Apr 2, 2020

Axios Sports

Kendall Baker

👋 Good morning! We're hosting a live virtual event on how the private sector can contribute to social good in the midst of a pandemic.

  • Join us tomorrow at 12:30pm ET for a discussion featuring Mavericks owner Mark Cuban, Michigan Gov. Gretchen Whitmer and Edelman U.S. CEO Richard Edelman.
  • To register: Click here.

Today's word count: 1,665 words (6 minutes).

1 big thing: 🏀 The weirdest NBA draft ever
Table: Axios Visuals

The 2020 NBA draft was already shaping up to be the weirdest draft in years, and now that the coronavirus pandemic has disrupted the sports world, it could be the weirdest draft ever.

  • While most drafts have a clear hierarchy by the time April rolls around, this draft does not. There's no reliable No. 1 pick, almost every top-10 prospect has a glaring weakness and the global sports hiatus has shrouded the whole class in mystery.
  • Think about it: How much do you actually know about Anthony Edwards? Did you watch LaMelo Ball play a single game in Australia? Have you ever even heard of Deni Avdija? It's an odd class, made odder by the circumstances.

The state of play: A month ago, front office executives thought they'd be evaluating talent during March Madness, foreign league playoffs, the combine and individual workouts.

  • Now the entire pre-draft process is up in the air, and with the NBA season in flux, it's not even clear when the draft will be held.

What they're saying:

"The high-ranking decision-makers who have been working all year aren't going to miss a beat. It's going to expose the GMs who were flying around with their teams staying in Four Seasons rather than going [to scout] in Dayton, Ohio, and staying at the Courtyard Marriott. If there are no more data points coming in, they're screwed."
— Anonymous front office exec, via B/R

Between the lines: Teams will still interview prospects, but they'll likely have to do so virtually, so the in-person interactions and up-close observations that often lead to players moving up (or down) draft boards are gone.

  • Without interviews and workouts, front offices will place a greater emphasis on game tape, which could benefit upperclassmen who have a larger body of work, while hurting those with less available video like James Wiseman (played three games at Memphis), Ball (played 12 games in Australia) and raw international prospects who don't get much playing time.

In related news ... The five finalists for the John R. Wooden Award were announced yesterday: Obi Toppin (Dayton), Luka Garza (Iowa), Myles Powell (Seton Hall), Udoka Azubuike (Kansas) and Markus Howard (Marquette).

2. 📚 Out now: "The Second Life of Tiger Woods"

Courtesy: Simon & Schuster

Tiger Woods is many things — fierce competitor, 15-time major champion, international celebrity. But more than anything, he's a person, just like you and me, writes Axios' Jeff Tracy.

  • Discovering who that person is takes more than watching him play, though, which is why Golf Magazine senior writer Michael Bamberger wrote his new book, "The Second Life of Tiger Woods."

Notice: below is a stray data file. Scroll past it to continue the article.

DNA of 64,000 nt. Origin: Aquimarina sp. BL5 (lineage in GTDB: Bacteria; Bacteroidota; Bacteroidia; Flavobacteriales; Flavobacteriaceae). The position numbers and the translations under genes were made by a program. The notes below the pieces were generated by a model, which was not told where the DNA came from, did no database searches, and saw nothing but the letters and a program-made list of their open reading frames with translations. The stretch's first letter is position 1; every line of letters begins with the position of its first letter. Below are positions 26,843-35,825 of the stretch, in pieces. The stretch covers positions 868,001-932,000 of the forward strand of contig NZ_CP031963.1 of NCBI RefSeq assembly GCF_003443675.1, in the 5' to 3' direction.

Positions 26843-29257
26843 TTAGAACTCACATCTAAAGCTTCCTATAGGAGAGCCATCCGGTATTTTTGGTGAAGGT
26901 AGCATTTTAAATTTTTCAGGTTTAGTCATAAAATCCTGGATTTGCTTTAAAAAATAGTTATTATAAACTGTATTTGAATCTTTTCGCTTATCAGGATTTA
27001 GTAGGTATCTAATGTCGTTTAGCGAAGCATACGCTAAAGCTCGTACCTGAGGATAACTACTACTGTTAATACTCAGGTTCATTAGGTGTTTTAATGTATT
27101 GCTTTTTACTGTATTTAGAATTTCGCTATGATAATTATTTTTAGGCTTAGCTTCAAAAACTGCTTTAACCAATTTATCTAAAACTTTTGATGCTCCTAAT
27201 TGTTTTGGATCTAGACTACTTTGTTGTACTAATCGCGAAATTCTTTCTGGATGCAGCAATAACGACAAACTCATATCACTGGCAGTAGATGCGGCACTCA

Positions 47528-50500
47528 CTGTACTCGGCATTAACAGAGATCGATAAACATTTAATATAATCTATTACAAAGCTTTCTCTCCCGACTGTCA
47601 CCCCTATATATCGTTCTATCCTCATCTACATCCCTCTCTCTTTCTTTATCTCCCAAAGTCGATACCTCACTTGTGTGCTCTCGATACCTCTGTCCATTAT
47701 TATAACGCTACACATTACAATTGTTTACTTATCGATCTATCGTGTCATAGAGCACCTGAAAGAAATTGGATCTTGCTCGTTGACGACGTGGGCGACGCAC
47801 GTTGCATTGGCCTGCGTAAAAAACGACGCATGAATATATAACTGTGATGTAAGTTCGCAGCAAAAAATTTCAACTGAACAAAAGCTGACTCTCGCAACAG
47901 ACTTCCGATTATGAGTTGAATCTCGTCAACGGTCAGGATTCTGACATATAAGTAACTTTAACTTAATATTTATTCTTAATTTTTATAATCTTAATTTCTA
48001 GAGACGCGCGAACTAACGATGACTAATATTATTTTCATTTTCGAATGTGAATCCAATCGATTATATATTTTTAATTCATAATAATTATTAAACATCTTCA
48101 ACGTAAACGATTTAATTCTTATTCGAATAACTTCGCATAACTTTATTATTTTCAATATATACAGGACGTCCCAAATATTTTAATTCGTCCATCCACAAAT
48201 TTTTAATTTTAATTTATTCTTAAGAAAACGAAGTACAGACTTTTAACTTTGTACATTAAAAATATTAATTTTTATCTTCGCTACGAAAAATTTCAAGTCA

🎙️ Interview: I spoke with Michael yesterday to learn more about why he wrote the book, and why he finds Tiger to be such a fascinating case study.

JT: When did you first realize this was a book worth writing?

"When Tiger came back in 2018 after the Memorial Day arrest in May of 2017, he seemed, not a changed person — I've been hearing people using that a lot — but a person who was changing; a person who was making an effort in ways he hadn't before.
"So in August of 2018, I called my editor and said, 'I don't know what Tiger's doing, but it's different, he's different, he's changing ... and I think there's a book here.'"

JT: Winning the Masters last year must have been an incredible development for you. How'd you incorporate that into the narrative?

"I was actually rooting for Francesco Molinari for a number of reasons, one of which is, I like the guy. But also, knowing I was writing a book about Tiger Woods, I just thought losing — but getting close — would reveal more about his character than winning. And I would be real interested to see how he handles that.
"The book takes a deep, deep analysis of what Tiger did to win: When he got lucky, who said what to whom, what Finau saw, what Molinari saw, what Joe LaCava, his caddie, did. Trying to really — y'know, more than TV ever could — take a look at the shots he played and how he did it."

JT: What was your biggest takeaway about Tiger, the man, after you finished writing the book?

"In '95, when I first saw him, he was a dead, stone, killer. 'You're in my way. Move.' That was his attitude as a professional golfer. No one ever had that attitude prior to him.
"Then came Memorial Day 2017, and he emerged out of that as a person who was — to use a highfalutin, modern phrase — 'on some kind of empathy journey.' Someone who had developed a deep sense of gratitude.
"That's why the life and times of Tiger Woods really should be meaningful to the rest of us. We're not gonna play golf that well and we're not gonna have his level of fame or pressure, but wherever you are in your life, you can make a change."

Buy the book.

3. ⚾️ Baseball hits pause, but fantasy rolls on

Illustration: Eniola Odetunde/Axios

Jeff writes: Baseball probably isn't coming back any time soon. Fantasy baseball, on the other hand, can still live on. And in that life, interested parties — like myself — have stumbled upon a strategy to adapt to our new reality.

  • Without the pandemic, we'd be exactly one week into the 2020 regular season right now. But with the season delayed, certain players' fantasy values could change drastically.

What they're saying: Jared Diamond and Andrew Beaton explored this idea for the Wall Street Journal (subscription):

"Both experts and casual players say this bizarre situation has led them to new strategies that had never previously been considered. Injured players are suddenly a great value. Young pitchers who were going to have their seasons cut short because of team-imposed innings limits are a giant market inefficiency."